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Calculations
Time
(yrs)

Def
Prob

Recovery
Amount

Risk-free
Value

Loss

Discount
Factor

PV of Exp
Loss

0.5

40

106.73

66.73

0.9753

65.08Q

1.5

40

105.97

65.97

0.9277

61.20Q

2.5

40

105.17

65.17

0.8825

57.52Q

3.5

40

104.34

64.34

0.8395

54.01Q

4.5

40

103.46

63.46

0.7985

50.67Q

Total

288.48Q

Risk Management and Financial Institutions 4e, Chapter 19, Copyright John C. Hull 2015

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Calculations continued
We

set 288.48Q = 8.75 to get Q = 3.03%


This analysis can be extended to allow
defaults to take place more frequently
With several bonds we can use more
parameters to describe the default
probability distribution

Risk Management and Financial Institutions 4e, Chapter 19, Copyright John C. Hull 2015

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Real World vs Risk-Neutral


Default Probabilities
The

default probabilities backed out of


bond prices or credit default swap spreads
are risk-neutral default probabilities
The default probabilities backed out of
historical data are real-world default
probabilities

Risk Management and Financial Institutions 4e, Chapter 19, Copyright John C. Hull 2015

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A Comparison
Calculate

7-year hazard rates from the


Moodys data (1970-2013). These are real
world default probabilities)
Use Merrill Lynch data (1996-2007) to
estimate average 7-year default intensities
from bond prices (these are risk-neutral
default intensities)
Assume a risk-free rate equal to the 7year swap rate minus 10 basis points
Risk Management and Financial Institutions 4e, Chapter 19, Copyright John C. Hull 2015

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The Data (Table 19.4)


Rating

Cumulative 7-year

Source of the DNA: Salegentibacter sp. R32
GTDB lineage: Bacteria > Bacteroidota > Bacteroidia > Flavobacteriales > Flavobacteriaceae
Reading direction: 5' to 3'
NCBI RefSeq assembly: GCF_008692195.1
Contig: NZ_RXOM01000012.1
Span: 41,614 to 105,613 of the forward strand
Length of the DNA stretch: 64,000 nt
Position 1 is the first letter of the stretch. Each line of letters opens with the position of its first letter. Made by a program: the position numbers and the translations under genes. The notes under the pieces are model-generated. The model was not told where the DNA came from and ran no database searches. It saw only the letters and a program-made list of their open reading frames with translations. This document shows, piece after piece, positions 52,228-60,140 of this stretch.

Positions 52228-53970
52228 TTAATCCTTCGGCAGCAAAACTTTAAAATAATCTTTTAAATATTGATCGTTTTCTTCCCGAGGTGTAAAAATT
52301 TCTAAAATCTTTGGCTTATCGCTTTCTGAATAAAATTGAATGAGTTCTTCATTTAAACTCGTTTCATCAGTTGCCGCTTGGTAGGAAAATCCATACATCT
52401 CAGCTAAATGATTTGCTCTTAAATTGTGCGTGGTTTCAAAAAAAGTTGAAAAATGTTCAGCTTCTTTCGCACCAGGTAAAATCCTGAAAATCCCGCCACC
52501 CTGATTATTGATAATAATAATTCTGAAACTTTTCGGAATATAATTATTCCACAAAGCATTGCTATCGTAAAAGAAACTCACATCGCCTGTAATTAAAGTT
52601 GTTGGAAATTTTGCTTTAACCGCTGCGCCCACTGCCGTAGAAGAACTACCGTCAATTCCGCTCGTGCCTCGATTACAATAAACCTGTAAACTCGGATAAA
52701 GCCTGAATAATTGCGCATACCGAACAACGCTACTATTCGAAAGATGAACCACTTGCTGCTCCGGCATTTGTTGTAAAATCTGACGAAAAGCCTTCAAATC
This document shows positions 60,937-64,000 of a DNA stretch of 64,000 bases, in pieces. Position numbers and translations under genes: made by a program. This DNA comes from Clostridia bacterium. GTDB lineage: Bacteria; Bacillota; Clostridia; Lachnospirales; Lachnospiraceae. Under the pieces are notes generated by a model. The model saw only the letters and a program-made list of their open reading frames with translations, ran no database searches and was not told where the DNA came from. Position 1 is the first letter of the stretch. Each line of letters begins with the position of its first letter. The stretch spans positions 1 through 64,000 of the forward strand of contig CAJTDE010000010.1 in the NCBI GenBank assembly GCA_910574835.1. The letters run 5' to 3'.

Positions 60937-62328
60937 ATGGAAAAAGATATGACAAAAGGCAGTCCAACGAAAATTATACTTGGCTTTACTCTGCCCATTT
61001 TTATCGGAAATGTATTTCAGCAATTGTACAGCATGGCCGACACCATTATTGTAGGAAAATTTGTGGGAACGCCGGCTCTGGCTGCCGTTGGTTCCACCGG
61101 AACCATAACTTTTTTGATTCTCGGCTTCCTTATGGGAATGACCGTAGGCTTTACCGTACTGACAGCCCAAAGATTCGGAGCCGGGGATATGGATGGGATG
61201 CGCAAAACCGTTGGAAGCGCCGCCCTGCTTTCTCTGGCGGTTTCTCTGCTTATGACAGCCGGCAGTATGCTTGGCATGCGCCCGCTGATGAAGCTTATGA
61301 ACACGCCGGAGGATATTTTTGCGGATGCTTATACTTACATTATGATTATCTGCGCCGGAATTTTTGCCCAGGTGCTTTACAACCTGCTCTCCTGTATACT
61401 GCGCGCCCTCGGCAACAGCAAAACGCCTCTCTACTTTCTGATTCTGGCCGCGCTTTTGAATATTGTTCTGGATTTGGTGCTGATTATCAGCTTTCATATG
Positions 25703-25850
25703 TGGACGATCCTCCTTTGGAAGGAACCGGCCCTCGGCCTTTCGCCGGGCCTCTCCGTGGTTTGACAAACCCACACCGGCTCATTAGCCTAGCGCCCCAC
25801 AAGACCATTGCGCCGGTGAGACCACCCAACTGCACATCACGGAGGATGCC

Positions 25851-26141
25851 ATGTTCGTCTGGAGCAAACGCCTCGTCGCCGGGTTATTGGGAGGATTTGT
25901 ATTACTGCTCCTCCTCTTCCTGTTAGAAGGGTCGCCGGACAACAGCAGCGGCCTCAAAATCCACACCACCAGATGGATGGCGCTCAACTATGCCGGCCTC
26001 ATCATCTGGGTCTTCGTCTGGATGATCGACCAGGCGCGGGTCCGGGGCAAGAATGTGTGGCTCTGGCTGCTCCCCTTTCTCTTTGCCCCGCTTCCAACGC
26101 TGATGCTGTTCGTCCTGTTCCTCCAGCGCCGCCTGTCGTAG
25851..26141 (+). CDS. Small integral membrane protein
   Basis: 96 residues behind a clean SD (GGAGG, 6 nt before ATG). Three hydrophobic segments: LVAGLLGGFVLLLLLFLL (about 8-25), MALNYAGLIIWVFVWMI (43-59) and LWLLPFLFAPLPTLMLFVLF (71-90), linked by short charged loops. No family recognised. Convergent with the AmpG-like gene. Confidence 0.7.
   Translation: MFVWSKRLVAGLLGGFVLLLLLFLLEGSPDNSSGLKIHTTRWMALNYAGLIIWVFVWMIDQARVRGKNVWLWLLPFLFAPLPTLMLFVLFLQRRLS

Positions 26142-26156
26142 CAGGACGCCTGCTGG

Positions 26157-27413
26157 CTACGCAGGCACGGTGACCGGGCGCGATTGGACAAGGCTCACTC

default probability(%):
1970-2013

Average 7- year credit


spread (bp): 1996-2007

Aaa

0.241

35.74

Aa

0.682

43.67

1.165

68.68

Baa

2.872

127.53

Ba

13.911

280.28

31.774

481.04

Caa

56.878

1103.70

Risk Management and Financial Institutions 4e, Chapter 19, Copyright John C. Hull 2015

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Real World vs Risk Neutral


Default Probabilities (7 year
averages) Table 16.4, page 363

Risk Management and Financial Institutions 4e, Chapter 19, Copyright John C. Hull 2015

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Risk Premiums Earned By Bond


Traders (Table 19.6, page 364)

Risk Management and Financial Institutions 4e, Chapter 19, Copyright John C. Hull 2015

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Possible Reasons for These Results


(The third reason is the most important)

Corporate bonds are relatively illiquid


The subjective default probabilities of bond
traders may be much higher than the estimates
from Moodys historical data
Bonds do not default independently of each
other. This leads to systematic risk that
cannot be diversified away.
Bond returns are highly skewed with limited
upside. The non-systematic risk is difficult to
diversify away and may be priced by the market

Risk Management and Financial Institutions 4e, Chapter 19, Copyright John C. Hull 2015

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Which World Should We Use?


We

should use risk-neutral estimates for


valuing credit derivatives and estimating
the present value of the cost of default
We should use real world estimates for
calculating credit VaR and scenario
analysis

Risk Management and Financial Institutions 4e, Chapter 19, Copyright John C. Hull 2015